How did attending VCFA affect your writing life?

I think attending VCFA legitimized me as a writer. Lawyer and author Louis Nizer said: “He who works with his hands is a laborer. He who works with his hands and his head is a craftsman. He who works with his hands and his head and his heart is an artist.” I aspire to be an artist; my work always falls short, but my experiences at VCFA have helped me identify the kinds of books I strive to write.

What advice would you give to a prospective VCFA student?

Just do it. You won’t regret it.

What do you wish you had known before you first set foot on the VCFA campus?

This is just the beginning. Even after graduation, the VCFA community provides opportunities for enrichment and support.  I’m lucky enough to be part of a critique group made of VCFA grads in the DC area. It’s an absolute joy to have the support and advice of a group of women who share my passion for writing books for children and young adults. It sounds so simple, but it’s a blessing to have found my peeps.

I couldn't agree more. Here's to our peeps! And congratulations on the release of Radioactive! Thank you for shining a light on these remarkable women.

WinifredConkling-25Edit.jpegWinifred Conkling is an award-winning author of fiction and nonfiction for young readers whose works include Passenger on the Pearl: The True Story of Emily Edmonson’s Flight from Slavery (Algonquin, 2015) and the middle-grade novel Sylvia and Aki (Tricycle/Random House, 2011), winner of the Jane Addams Children’s Literature Award and the Tomás Rivera Award. She studied Journalism at Northwestern University and received an MFA in writing for children and young Adults from the Vermont College of Fine Arts. She graduated in January 2011 as a member of the “Bat Poets.”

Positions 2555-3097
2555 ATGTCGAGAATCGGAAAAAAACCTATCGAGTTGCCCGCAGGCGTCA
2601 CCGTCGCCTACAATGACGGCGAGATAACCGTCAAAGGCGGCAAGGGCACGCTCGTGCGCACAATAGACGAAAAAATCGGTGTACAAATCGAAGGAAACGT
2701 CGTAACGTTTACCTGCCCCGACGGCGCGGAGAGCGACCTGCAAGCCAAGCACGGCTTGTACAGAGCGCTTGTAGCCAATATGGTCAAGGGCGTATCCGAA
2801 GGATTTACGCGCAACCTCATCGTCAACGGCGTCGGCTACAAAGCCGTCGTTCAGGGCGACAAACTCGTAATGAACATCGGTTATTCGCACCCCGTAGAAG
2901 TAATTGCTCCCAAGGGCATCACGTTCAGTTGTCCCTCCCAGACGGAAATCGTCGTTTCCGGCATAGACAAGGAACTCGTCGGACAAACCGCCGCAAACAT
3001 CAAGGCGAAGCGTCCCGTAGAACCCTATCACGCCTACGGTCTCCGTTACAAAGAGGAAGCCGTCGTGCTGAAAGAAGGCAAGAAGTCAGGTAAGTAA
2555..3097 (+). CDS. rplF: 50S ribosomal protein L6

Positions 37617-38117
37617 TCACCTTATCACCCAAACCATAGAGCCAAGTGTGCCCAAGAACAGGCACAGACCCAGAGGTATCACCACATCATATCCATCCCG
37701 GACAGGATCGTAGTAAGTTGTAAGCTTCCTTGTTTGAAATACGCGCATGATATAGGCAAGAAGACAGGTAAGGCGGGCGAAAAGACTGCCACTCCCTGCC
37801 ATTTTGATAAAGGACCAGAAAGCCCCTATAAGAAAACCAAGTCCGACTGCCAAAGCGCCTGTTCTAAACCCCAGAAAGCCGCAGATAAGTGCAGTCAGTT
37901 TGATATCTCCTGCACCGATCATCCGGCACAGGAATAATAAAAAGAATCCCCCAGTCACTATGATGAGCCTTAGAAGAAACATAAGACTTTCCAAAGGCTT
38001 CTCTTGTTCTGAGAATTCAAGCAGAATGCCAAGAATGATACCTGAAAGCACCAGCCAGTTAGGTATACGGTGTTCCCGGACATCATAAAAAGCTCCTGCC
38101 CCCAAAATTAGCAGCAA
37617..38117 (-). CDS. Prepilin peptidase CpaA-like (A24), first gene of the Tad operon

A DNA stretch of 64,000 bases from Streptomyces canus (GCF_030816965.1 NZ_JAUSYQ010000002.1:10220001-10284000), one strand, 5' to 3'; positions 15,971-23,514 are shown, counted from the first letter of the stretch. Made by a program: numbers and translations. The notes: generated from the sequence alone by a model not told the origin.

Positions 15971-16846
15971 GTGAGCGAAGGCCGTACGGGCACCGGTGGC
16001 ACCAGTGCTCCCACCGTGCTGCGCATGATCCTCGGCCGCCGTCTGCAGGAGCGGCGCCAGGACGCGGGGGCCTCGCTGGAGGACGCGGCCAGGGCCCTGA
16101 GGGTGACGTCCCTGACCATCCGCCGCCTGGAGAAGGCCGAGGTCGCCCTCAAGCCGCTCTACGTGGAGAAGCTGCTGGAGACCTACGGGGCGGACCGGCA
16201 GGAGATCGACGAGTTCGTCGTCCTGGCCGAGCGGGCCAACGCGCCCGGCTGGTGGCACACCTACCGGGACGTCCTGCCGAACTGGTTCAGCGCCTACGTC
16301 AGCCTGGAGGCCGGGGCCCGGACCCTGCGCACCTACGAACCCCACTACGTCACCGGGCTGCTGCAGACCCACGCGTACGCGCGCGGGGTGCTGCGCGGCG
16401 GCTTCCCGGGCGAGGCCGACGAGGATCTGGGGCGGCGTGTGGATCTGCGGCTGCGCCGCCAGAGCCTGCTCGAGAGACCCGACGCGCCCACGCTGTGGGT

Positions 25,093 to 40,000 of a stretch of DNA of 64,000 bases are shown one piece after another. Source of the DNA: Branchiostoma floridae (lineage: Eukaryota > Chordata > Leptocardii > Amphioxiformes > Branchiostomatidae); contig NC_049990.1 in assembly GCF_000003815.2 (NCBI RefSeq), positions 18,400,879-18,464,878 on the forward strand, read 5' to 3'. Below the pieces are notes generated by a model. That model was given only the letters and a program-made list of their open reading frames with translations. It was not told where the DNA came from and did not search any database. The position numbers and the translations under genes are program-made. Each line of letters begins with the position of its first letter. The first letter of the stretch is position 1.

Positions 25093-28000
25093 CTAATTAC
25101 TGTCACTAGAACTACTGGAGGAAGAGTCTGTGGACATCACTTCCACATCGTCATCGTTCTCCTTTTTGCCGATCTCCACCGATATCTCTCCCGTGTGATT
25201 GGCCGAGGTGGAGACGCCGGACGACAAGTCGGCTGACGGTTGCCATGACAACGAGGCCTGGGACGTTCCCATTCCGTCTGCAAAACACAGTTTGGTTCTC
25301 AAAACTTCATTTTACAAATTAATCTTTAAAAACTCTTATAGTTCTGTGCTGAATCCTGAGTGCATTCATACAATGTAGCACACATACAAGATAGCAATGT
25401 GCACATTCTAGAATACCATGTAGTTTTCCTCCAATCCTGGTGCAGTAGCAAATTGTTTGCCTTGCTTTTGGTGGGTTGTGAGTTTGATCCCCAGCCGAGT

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Topics: nonfiction, young adult, Algonquin Young Readers, Winifred Conkling, 2016 release

Winifred Conkling and PASSENGER ON THE PEARL

Posted by Tami Brown on Wed, Feb 04, 2015 @ 06:02 AM

Winifred Conkling is in the LaunchPad today with her powerful new novel Passenger On The Pearl. I'm especially partial to this book since Winifred unveiled an early draft to our all-VCFA critique group in Washington, DC. Congratulations, Winifred, on the publication of this compelling novel!

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The page-turning, heart-wrenching true story of one woman willing to risk her safety and even her life for a chance at freedom in the largest slave escape attempt in American history.

In 1848, thirteen-year-old Emily Edmonson, five of her siblings, and seventy other enslaved people boarded the Pearl under cover of night in Washington, D.C., hoping to sail north to freedom.  Within a day, the schooner was captured, and the Edmonsons were sent to New Orleans to be sold into even crueler conditions.  Passenger on the Pearl is the story of this thwarted escape, of the ramifications of its attempt, and of a family for whom freedom was the ultimate goal.

Through an engaging narrative, informative sidebars, and more than fifty period photographs and illustrations, Winifred Conkling takes readers on Emily Edmonson's journey from enslaved person to teacher at a school for African American young women.  Conkling illuminates a turbulent time in American history, showing the daily lives of enslaved people, the often-changing laws affecting them, the high cost of a failed escape, and the stories of slave traders and abolitionists.